Brainwave Biofeedback

Brain wave biofeedback (also called neurofeedback) is a therapy in which patients learn to change their brain wave patterns. Changing brainwaves can have a beneficial effect on relaxation and reduce stress and its unhealthy impact on brain and nervous system. In one type of neurofeedback the training involves normalization of alpha and theta brain waves which are disturbed by long term substance abuse. Brainwave Biofeedback has shown dramatic success in several studies in preventing relapses from drug and alcohol addiction. This very promising treatment can be more fully understood by Reading "Effects of an EEG Biofeedback Protocol on a Mixed Substance Abusing Population" and "Effects of Neurofeedback on Chemical Dependency Treatment" by Scott WC,  Kaiser D, Othmer S, Sideroff SI.


Biofeedback Certification International Alliance (BCIA) (
BCIA certifies practitioners in both biofeedback and neurofeedback. Their site provides an updated register of certified practitioners. Under Find a Practitioner in the top menu bar, you can do a Practitioner Search by name of the practitioner, city, state, or zip code. The letters BCIA after a name means the practitioner is certified in General Biofeedback. The letters BCN after a name means the practitioner is certified in EEG Biofeedback (or Neurofeedback). In addition information is given on disorders treated by biofeedback and the different types of biofeedback.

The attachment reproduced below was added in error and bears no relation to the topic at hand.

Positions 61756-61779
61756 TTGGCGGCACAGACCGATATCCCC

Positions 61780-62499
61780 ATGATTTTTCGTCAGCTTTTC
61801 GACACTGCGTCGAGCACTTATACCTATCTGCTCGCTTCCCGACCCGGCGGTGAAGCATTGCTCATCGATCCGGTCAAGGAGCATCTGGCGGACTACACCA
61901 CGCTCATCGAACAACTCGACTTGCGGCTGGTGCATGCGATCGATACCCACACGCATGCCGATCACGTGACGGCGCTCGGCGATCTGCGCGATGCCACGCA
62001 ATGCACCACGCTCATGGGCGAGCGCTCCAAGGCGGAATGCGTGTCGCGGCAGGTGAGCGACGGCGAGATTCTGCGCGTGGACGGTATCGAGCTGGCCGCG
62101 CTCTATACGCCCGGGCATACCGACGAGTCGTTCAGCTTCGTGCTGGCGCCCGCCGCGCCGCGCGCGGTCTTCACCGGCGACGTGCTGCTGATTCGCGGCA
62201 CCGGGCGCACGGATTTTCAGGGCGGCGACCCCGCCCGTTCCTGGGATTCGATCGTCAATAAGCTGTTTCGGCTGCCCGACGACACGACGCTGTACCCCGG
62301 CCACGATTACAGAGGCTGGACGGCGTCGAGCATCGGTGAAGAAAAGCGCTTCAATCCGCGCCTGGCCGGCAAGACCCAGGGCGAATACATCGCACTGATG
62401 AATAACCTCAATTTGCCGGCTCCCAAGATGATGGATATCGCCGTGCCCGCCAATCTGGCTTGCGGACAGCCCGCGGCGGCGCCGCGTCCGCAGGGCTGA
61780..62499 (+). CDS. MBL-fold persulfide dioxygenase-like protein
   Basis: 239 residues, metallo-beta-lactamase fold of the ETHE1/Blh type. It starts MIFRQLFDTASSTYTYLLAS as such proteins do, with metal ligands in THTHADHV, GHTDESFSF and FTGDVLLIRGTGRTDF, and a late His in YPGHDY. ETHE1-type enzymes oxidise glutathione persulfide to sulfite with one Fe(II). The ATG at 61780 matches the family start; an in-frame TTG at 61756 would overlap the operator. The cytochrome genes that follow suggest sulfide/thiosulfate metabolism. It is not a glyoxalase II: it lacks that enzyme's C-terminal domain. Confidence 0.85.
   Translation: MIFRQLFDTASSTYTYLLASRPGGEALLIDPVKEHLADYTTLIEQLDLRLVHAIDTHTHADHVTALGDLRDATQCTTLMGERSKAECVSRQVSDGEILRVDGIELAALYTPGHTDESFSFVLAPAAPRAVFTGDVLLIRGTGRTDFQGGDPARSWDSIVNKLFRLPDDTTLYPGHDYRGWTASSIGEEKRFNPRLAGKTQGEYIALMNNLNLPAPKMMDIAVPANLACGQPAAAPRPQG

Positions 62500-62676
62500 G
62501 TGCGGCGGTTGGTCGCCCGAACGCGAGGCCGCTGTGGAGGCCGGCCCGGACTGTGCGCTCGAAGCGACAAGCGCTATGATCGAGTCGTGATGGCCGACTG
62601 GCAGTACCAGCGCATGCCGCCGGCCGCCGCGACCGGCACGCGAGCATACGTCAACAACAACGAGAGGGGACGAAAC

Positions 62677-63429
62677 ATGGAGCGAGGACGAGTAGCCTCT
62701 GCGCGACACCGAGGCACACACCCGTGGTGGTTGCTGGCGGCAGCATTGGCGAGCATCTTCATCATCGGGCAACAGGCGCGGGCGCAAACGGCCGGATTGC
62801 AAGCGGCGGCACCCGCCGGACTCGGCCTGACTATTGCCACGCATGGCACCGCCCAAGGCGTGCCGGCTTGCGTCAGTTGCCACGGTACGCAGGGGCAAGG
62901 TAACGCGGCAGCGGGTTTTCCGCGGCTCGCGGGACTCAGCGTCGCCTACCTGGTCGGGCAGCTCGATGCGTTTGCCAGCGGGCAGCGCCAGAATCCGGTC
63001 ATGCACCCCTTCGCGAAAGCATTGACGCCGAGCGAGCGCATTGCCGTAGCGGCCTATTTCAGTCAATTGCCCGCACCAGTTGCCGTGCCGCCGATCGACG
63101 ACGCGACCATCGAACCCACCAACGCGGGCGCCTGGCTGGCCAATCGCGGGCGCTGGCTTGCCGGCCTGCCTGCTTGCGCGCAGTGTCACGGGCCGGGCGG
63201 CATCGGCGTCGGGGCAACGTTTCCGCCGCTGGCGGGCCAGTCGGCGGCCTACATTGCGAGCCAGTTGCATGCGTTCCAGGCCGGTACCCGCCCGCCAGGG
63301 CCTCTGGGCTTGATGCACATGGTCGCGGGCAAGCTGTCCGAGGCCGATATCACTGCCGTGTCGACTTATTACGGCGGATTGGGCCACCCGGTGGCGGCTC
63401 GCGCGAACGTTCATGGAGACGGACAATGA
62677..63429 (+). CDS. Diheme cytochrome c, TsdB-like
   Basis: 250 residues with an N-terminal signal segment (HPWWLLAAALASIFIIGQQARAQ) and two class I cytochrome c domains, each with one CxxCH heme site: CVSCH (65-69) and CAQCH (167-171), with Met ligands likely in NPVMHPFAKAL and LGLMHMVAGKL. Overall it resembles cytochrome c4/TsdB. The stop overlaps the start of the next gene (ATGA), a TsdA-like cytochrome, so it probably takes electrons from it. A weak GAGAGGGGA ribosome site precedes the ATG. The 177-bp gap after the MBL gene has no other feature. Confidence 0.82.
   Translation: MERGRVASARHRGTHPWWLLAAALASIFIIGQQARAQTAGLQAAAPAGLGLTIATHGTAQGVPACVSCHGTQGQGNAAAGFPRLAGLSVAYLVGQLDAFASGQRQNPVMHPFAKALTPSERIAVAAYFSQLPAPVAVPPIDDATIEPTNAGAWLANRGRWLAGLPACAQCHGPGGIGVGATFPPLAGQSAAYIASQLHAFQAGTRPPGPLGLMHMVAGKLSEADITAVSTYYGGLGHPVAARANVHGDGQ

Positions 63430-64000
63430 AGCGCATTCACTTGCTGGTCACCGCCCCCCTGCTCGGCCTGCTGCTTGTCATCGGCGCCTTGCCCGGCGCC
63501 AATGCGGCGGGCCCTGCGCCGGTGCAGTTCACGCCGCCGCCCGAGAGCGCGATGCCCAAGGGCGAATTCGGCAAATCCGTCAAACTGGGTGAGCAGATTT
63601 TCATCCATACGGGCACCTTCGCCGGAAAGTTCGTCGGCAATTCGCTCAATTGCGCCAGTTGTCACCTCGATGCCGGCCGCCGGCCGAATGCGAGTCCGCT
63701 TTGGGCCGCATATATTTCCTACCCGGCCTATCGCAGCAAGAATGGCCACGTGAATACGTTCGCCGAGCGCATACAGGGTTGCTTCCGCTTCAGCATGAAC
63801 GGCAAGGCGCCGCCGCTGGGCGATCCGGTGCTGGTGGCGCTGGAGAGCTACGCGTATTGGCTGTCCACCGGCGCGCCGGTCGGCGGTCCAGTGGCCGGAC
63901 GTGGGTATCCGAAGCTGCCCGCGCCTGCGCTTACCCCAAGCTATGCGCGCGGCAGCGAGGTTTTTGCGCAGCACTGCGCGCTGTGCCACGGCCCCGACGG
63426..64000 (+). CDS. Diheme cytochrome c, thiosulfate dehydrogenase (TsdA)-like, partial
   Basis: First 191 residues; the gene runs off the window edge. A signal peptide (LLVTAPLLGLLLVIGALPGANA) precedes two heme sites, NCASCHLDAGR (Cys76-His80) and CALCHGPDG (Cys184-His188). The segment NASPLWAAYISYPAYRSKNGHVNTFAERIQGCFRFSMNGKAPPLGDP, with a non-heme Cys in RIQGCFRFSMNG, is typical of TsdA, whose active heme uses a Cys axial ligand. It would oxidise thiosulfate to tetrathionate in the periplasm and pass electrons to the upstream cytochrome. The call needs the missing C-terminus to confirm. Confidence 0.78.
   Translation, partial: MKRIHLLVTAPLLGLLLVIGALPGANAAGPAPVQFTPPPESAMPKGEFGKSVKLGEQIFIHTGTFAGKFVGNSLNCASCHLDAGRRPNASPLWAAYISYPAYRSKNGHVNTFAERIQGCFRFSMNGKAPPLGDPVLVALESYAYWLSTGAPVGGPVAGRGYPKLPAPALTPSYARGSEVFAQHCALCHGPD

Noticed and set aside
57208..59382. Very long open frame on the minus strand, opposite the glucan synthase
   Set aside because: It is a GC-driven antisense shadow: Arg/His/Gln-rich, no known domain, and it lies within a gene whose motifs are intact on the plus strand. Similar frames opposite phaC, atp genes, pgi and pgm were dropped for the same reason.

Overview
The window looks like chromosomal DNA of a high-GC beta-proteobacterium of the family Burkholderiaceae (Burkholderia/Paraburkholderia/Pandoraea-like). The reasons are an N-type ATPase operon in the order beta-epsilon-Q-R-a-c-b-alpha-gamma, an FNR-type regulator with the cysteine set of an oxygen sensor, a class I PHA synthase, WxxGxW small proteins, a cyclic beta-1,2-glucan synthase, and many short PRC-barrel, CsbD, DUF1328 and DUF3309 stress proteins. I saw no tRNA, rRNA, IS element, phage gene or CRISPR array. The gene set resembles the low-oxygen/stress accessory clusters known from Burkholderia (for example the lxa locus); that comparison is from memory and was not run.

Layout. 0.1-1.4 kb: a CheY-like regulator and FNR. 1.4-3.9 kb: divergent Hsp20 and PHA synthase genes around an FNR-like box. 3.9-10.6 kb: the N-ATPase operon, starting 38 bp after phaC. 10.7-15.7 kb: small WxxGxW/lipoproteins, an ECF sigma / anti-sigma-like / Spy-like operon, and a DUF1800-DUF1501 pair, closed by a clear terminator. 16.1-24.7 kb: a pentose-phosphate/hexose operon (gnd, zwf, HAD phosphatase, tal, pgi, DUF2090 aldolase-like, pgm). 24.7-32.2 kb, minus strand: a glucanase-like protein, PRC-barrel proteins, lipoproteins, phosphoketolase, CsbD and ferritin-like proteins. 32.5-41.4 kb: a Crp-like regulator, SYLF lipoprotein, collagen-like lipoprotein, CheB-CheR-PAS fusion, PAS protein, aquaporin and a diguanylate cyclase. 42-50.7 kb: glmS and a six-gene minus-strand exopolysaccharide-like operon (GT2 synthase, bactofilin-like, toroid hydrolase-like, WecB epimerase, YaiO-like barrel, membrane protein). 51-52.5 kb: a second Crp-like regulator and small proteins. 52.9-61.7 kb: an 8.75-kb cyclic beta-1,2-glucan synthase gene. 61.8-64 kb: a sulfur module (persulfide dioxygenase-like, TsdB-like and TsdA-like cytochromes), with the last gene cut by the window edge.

EEG Spectrum International (
This site provides a good introduction to neurofeedback (EEG biofeedback) including its applications to various health conditions. In the "Find a Provider" section of the site you can locate by state a therapist or practitioner who has been trained in neurofeedback at the EEG Spectrum Institute.

Cri-Help (
Offers a wide range of therapeutic services including neurofeedback and acupuncture. See our Residential Treatment section for information on this Center.

Healthcare Connection of Tampa (
Specializes in the treatment of impaired professionals. Their program is based on the 12 steps of Alcoholics Anonymous and Narcotics Anonymous, behavioral modification and other psychotherapeutic approaches, and innovative techniques such as neurofeedback and EMDR (Eye Movement Desensitization and Reprocessing).


Trudeau DL. “The treatment of addictive disorders by brain wave biofeedback: a review and suggestions for future research.” Clinical Electroencephalography. 31(1): 13-22, 2000. In small clinical trials and case studies, specific EEG aberrations in substance abuse disorders have been noted, including very specific abnormalities likely associated with drug neurotoxicity. This suggests the possibility that specific EEG biofeedback protocols may be studied for their effect on these conditions.

Sokhadze TM, Cannon RL, Trudeau D. EEG Biofeedback as a Treatment for Substance Use Disorders: Review, Rating of Efficacy, and Recommendations for Further Research. Appl Psychophysiol Biofeedback. 2008 Mar; 33(1): 1–28. EEG biofeedback has been used for substance use disorders over the last three decades in conjunction with other therapies and may be useful in enhancing certain outcomes of therapy. Based on published clinical studies, EEG biofeedback is likely effective either alone for alcoholism or in combination with beta training for stimulant and mixed substance abuse and combined with residential treatment programs.

These EEG documented changes are further proof that addiction is an illness of the brain.

Updated May 19, 2017